Business Owner Nykki Houston Turns Home Into Self-Care Mini Mall
By Keisa Sharpe-Jefferson For The Birmingham Times Just outside of Birmingham, in the community of Clay, sits a home with a neatly groomed lawn that is quiet on the outside but the hub of several small businesses on the inside. The enterprise comes from the vision of Hueytown native and entrepreneur Nykki Houston, 42, a […]
By Keisa Sharpe-Jefferson
For The Birmingham Times
Just outside of Birmingham, in the community of Clay, sits a home with a neatly groomed lawn that is quiet on the outside but the hub of several small businesses on the inside.
The enterprise comes from the vision of Hueytown native and entrepreneur Nykki Houston, 42, a natural nail technician and jewelry maker. Although she’s about to celebrate four years at her current site, her business began in the basement of her Center Point home.
But she knew her current location, which is zoned commercial, was the place for her. She signed the lease for A Touch of Art on her birthday in August 2019.
“I knew, once I walked in the building, that I would set up here and I’d invite other friends who were business owners to join in supporting my vision and growing their own,” said Houston.
She not only sold her vision, but her offer was accepted by others. And the math is clearly working in her favor.
There are now a number of business owners who either showcase or share workspace in the five rooms at A Touch of Art including health and wellness specialists, jewelry and craft makers, natural nail technicians, a masseuse and a boutique owner. Click to view slideshow.
There’s power in partnerships.
You can get your nails done, get a foot detox service, shop for clothing and jewelry while munching on some popular snacks. All of which are the products of African American female entrepreneurs.
And as Houston prepares to celebrate a total of seven years in business, her vision shifts to expanding locations and teaching other business owners in the near future.
She says her secret sauce to success and thriving in challenging times is saving for a rainy day.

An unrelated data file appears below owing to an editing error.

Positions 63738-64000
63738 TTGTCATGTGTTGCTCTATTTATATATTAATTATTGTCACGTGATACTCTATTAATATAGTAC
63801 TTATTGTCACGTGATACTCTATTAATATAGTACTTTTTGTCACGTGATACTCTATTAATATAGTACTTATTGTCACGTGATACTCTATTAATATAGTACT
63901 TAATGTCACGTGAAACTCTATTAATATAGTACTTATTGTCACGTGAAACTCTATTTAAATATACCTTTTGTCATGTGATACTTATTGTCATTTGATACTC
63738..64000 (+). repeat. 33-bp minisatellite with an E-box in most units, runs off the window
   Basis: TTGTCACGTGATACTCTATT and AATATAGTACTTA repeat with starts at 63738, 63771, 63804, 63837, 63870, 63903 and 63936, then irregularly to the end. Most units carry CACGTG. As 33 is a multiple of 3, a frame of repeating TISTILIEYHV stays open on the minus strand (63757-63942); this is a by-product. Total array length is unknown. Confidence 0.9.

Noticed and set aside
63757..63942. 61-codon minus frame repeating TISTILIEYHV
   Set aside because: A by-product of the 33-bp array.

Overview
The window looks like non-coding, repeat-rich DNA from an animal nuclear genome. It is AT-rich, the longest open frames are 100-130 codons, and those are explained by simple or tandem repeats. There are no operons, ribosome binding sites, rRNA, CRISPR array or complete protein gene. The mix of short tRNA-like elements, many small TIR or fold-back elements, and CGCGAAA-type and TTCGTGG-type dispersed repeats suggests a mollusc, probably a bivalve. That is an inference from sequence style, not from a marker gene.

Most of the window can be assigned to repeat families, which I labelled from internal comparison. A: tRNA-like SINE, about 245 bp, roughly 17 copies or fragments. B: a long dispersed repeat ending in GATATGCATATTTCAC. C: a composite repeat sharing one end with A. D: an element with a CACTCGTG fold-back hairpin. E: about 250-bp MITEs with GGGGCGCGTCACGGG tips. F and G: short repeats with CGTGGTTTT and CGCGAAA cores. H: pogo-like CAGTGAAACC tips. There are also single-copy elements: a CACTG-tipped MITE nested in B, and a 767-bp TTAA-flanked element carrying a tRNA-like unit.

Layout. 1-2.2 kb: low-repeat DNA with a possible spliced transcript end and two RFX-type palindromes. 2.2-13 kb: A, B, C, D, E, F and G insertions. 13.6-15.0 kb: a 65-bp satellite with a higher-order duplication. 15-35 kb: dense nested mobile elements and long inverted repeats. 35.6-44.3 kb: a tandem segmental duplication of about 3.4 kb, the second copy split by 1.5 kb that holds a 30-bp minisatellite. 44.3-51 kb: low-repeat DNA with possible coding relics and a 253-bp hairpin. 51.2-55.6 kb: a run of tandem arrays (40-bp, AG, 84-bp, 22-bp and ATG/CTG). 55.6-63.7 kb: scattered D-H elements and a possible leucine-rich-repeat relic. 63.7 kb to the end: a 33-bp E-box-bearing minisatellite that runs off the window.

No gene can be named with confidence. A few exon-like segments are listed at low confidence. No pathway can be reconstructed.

One example is that Houston signed the lease on A Touch of Art just months before COVID and never missed a beat.
She is very disciplined financially and an avid saver. “As a divorcee and single mom of three children, I have to be aware of everything I spend,” said Houston. “My bills never stopped just because COVID hit.”
Meanwhile, she continues to welcome other business owners at her current location.
One is ShaQuita Pope Maxwell, 46, owner and CEO of On N’ Poppin’ Wellness who’s been in business full-time for a year.
Maxwell works out of the Clay location and offers wellness services (like the ionic foot detox and infrared sauna blanket for relaxation) and products (herbal cleansing soaps and lipo and detox pills for weight loss). Her business motto is simply, “Where Wellness Always Wins.”
Her wellness business is right in line with her former career where trained and worked for 25 years as a medical assistant.
“I always liked to help,” said Maxwell. “And although I initially wanted to work front-desk duty in a doctor’s office, I trained in back-office work assisting doctors, taking patient vitals and doing follow-up calls. And in doing so, I fell in love with patient care.”
She credits her wellness brand and motivational business motto with helping create speaking opportunities and mentorship opportunities as well. Maxwell has long hosted an online group supporting other female business owners called Jus Networking Girls with Shaquita.
She advises anyone wanting to make the leap into full-time business to “study your craft because you must have a heart for what you do. And don’t just sell a product, provide an answer in whatever you do.”
Maxwell says her biggest challenge in business is steady pay but her biggest blessing has come in the form of freedom and flexibility.
Another entrepreneur connected with A Touch is Art is Liz Young, 46, owner of Blue Opal Studio LLC which has unique earrings or bracelets that double as works of art.
Her business was born out of a desire to create works of beauty, but she believes that she has a much weightier calling. “I want to be the entrepreneur that others say helped them figure it out,” said Young.
“I want to provide opportunities at Blue Opal Studio for other aspiring entrepreneurs and help them connect to people that can assist in their vision.”
She means business.
“It’s definitely not just a hobby for me,” said Young. “I want to be taken seriously and my sincere desire is that Blue Opal Studio becomes an umbrella for much more than just jewelry.”
Perhaps the takeaway for all aspiring entrepreneurs is, it’s not just what you create, but more importantly, the lessons and legacy of giving that you leave behind.
Paying it forward and creating strength and influence through partnership to help generations to come.
For more on A Touch of Art Studio, or to support their business owners, visit their website.
Updated at 10:24 a.m. on 1/27/23 for editing.